The default value was set in 1998 on SQL Server 7. It's utterly and completely out of date. It bears no relation to the modern world. It should be a higher default, but Microsoft, being extremely conservative when it comes to their standards, won't change it. So, you should.
The core issue is simple. A query that crosses the threshold in terms of estimated cost can be run parallel. Not that it will be run parallel, just that it can. The problem is, simple queries without much complexity at all can easily pass an estimated cost of 5. What happens then is that you see queries that are only moving small amounts of data go parallel, taking up CPU, memory and I/O, but especially CPU, in order to split the data into multiple streams, process multiple streams, and then bring the streams together. This negatively impacts performance of those queries. Further, it starves resources of other queries, again, especially CPU, causing them to run slow, causing blocking, more resource consumption, more waits, etc.. You get the picture.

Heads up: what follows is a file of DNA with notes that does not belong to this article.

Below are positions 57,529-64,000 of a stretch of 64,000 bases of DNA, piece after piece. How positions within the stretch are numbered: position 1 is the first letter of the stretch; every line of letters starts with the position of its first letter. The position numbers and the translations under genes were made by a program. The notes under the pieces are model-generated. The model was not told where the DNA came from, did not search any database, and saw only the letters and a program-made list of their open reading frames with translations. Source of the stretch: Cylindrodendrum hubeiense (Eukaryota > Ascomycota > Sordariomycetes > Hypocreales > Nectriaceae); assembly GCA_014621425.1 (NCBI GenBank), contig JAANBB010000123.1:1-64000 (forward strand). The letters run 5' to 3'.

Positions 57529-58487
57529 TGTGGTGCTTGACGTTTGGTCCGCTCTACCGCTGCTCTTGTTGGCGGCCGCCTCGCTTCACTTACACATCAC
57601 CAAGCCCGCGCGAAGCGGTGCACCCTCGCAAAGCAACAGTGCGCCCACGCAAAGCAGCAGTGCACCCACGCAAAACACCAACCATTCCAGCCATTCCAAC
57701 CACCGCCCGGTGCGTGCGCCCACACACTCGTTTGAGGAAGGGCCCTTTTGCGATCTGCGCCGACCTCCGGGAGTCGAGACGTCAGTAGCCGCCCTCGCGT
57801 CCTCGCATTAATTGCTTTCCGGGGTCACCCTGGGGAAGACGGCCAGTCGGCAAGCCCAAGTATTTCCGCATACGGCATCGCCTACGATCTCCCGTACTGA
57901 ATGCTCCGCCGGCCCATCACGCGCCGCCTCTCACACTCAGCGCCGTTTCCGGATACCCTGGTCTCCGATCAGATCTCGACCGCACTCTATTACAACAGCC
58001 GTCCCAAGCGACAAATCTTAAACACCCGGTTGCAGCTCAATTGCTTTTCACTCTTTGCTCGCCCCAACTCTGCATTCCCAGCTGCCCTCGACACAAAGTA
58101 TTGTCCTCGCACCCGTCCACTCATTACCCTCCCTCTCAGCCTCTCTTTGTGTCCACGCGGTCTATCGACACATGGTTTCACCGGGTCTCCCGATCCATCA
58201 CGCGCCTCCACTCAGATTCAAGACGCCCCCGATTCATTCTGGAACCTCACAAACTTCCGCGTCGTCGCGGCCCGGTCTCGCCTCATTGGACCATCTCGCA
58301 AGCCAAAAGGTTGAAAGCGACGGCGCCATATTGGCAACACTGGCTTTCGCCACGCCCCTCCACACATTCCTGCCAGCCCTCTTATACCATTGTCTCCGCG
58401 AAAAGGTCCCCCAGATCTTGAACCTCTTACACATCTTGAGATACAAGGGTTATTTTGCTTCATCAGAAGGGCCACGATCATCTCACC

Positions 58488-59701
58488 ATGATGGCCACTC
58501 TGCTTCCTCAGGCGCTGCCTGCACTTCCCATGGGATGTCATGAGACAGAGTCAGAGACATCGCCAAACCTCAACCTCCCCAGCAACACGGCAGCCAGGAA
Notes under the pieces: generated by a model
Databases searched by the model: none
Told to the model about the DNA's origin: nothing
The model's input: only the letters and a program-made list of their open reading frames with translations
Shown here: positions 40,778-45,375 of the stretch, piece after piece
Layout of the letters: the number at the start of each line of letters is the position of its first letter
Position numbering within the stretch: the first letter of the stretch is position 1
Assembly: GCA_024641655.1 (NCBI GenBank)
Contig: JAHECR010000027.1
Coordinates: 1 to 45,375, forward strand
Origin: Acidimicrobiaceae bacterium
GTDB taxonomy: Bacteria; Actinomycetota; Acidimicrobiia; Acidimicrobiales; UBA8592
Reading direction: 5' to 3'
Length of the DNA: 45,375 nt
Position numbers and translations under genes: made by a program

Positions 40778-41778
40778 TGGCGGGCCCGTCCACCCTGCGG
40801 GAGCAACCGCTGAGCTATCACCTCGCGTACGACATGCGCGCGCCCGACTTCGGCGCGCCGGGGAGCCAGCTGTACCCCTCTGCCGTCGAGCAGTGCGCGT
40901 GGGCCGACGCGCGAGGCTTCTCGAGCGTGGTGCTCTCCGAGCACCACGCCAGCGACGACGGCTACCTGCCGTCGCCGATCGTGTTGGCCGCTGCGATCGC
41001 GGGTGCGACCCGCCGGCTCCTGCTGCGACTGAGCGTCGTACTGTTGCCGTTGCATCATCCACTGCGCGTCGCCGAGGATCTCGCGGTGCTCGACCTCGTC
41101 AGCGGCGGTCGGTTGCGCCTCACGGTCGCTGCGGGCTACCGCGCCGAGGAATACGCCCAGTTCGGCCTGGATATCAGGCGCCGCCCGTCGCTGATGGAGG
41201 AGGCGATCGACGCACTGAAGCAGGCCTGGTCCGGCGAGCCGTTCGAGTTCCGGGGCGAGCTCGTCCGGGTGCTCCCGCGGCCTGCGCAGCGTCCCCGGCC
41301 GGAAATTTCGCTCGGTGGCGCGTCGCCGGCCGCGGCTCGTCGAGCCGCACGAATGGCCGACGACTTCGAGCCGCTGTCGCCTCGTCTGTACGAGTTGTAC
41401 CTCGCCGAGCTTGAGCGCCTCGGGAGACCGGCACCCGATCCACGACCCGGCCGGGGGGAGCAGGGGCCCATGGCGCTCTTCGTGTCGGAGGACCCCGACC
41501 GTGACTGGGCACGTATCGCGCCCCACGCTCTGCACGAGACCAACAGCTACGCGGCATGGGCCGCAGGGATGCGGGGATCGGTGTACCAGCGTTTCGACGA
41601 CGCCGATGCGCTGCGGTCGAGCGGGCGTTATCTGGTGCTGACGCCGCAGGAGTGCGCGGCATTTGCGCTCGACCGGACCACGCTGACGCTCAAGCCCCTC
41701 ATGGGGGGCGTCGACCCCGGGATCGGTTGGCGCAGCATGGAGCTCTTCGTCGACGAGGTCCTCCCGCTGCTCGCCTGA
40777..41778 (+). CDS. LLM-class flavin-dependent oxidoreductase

Follow the link that Johan gave you. It goes into more detail on this and also links to places that can help you suggest a better value.
Personally, I change this on every single server I've ever managed since about 2003. I even use this in demos of Redgate SQL Monitor as a thing to use the tool to help you solve. It's a silly default and should be changed everywhere.